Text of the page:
Web Development Process Overview

With the launch of the redesigned Williams website in Fall 2012, we’re now working with departments, programs, and offices to convert  existing sites to the new design. This process will take time as we work with individuals around campus on each new site.

Current theme
Current Williams theme. Click to enlarge.

Our goal is to provide high-quality sites that meet your needs and serve internal and external audiences. The templates we’ve designed for departments and offices provide some consistency of navigation and graphic standards, but they’re also designed to be flexible enough for departments and offices to convey individual identity and to present content effectively for their audiences. The new template, like the one currently used by many Williams sites, is built in the WordPress content management system.

Would you like to convert your department or office website to the new design? We’re happy to help. Please be in touch with us at [email protected].

Here’s what you can expect.

Initial consultation. We will meet with you to hear about your goals and needs for your website and talk about the content, audiences, what works and what doesn’t work on your current website.

Old theme
Old Williams theme. Click to enlarge.

Who should attend the consultation from your group? Ideally, just a couple of people: someone who can make decisions and/or serve as a point person for a larger group (gathering feedback from members of a department, for instance), as well as the person who would be responsible for maintaining the website’s content.

On our end, you’ll have a small migration team to work with, including a web project manager and a content specialist.

Proposal, approval, and decision-making. Based on this conversation, we will provide you with a written proposal for the project detailing our recommendations for the site, as well as a basic schedule for the work, including key decision points in the process.

You’ll have some choices to make—about which components of the templates you want for your site, what image(s) you want for your banner, what content elements make sense for a sidebar, etc. We’ll offer our advice on these things in the written proposal. If your site is particularly large or complex, we’ll schedule a second meeting to go through the proposal with you and address any questions you have. With many sites, though, a little back and forth in email about the details of the proposal will get us to a final plan we all agree on.

That document is a critical step in the process, because it and the schedule laid out in it will serve as a road map and an informal contract for the work we’ll do.

In general, we can deliver to you a new website about four weeks after the initial consultation, as long as content, images, and approvals/decisions are provided in a timely fashion. Even if you don’t need for your website to be completed by a specific date, once we establish a schedule for your project we’ll need to stick to it, because other projects will depend upon our ability to do that.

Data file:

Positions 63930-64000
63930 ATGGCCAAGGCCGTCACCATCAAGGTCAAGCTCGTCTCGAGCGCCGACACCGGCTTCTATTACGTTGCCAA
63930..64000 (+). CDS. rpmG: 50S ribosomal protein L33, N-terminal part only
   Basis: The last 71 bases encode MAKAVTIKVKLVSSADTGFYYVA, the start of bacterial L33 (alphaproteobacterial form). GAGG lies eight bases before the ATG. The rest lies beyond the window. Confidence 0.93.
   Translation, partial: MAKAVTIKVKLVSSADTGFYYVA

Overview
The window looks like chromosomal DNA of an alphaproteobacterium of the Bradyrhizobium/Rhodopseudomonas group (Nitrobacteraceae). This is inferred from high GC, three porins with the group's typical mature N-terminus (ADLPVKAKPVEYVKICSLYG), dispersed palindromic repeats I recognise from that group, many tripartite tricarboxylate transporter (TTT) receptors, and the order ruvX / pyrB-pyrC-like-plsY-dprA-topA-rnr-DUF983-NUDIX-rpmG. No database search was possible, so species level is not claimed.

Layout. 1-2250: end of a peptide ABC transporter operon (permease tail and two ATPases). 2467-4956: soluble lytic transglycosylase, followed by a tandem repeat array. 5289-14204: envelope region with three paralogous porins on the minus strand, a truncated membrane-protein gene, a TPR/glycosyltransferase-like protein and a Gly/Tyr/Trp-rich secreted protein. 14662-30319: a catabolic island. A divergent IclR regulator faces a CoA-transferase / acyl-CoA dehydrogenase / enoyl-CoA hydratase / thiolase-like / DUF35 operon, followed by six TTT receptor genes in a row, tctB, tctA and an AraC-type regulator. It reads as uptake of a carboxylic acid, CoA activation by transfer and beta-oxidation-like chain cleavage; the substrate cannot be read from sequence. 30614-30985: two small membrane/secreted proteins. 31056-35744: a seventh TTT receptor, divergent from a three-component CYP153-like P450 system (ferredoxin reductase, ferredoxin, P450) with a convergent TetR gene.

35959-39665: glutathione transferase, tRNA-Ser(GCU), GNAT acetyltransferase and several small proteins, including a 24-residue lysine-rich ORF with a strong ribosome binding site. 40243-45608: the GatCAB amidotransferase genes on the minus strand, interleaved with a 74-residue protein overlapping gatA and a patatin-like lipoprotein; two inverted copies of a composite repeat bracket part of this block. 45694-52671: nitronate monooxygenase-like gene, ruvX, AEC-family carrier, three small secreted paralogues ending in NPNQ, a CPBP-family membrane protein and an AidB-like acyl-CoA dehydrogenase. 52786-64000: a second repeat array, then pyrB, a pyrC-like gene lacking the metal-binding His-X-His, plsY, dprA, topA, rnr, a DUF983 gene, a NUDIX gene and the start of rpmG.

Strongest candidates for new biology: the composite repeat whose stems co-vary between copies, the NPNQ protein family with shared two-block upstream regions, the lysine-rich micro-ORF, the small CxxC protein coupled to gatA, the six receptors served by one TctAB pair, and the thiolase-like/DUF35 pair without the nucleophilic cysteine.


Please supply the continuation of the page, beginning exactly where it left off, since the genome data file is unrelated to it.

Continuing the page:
Design/template customization. Following our road map, we’ll develop the structure for your new site and share it with you while it’s in development, asking you to provide feedback so that we can make any necessary revisions. We can’t develop new sites from scratch each time–that is, we can’t do custom web development with every site. We’re confident in the templates we’ve built, though, and think they’re flexible enough to serve well the needs of the college’s diverse departments and offices. We’re also interested in improving upon those templates, so please be in touch with any suggestions or ideas.

Content migration and creation. We’ll pull over any content that can be migrated directly. For the rest, we’ll make content recommendations and ask you to be working on edits and creating new content as we’re developing the site. We’re happy to help you with your content, and we can make recommendations and be of help in selecting images for your site, as well. Delays in this part of the process will jeopardize our ability to deliver the site on time.

Final corrections and changes. Again, so that the project can stay on schedule, we ask that you review and get approval for any final changes and corrections as quickly as possible.

Training and support. Your new website is designed to make adding and managing content easy. We are here to make sure you know how to use it and answer any questions you have in a timely manner. We will provide training during the site creation process and remain available to provide support once it’s live.

Site delivery/go-live date. We’ll work with you to schedule a go-live date. On that date, we’ll archive your old site and make the new one live, putting the site and its content in your good hands.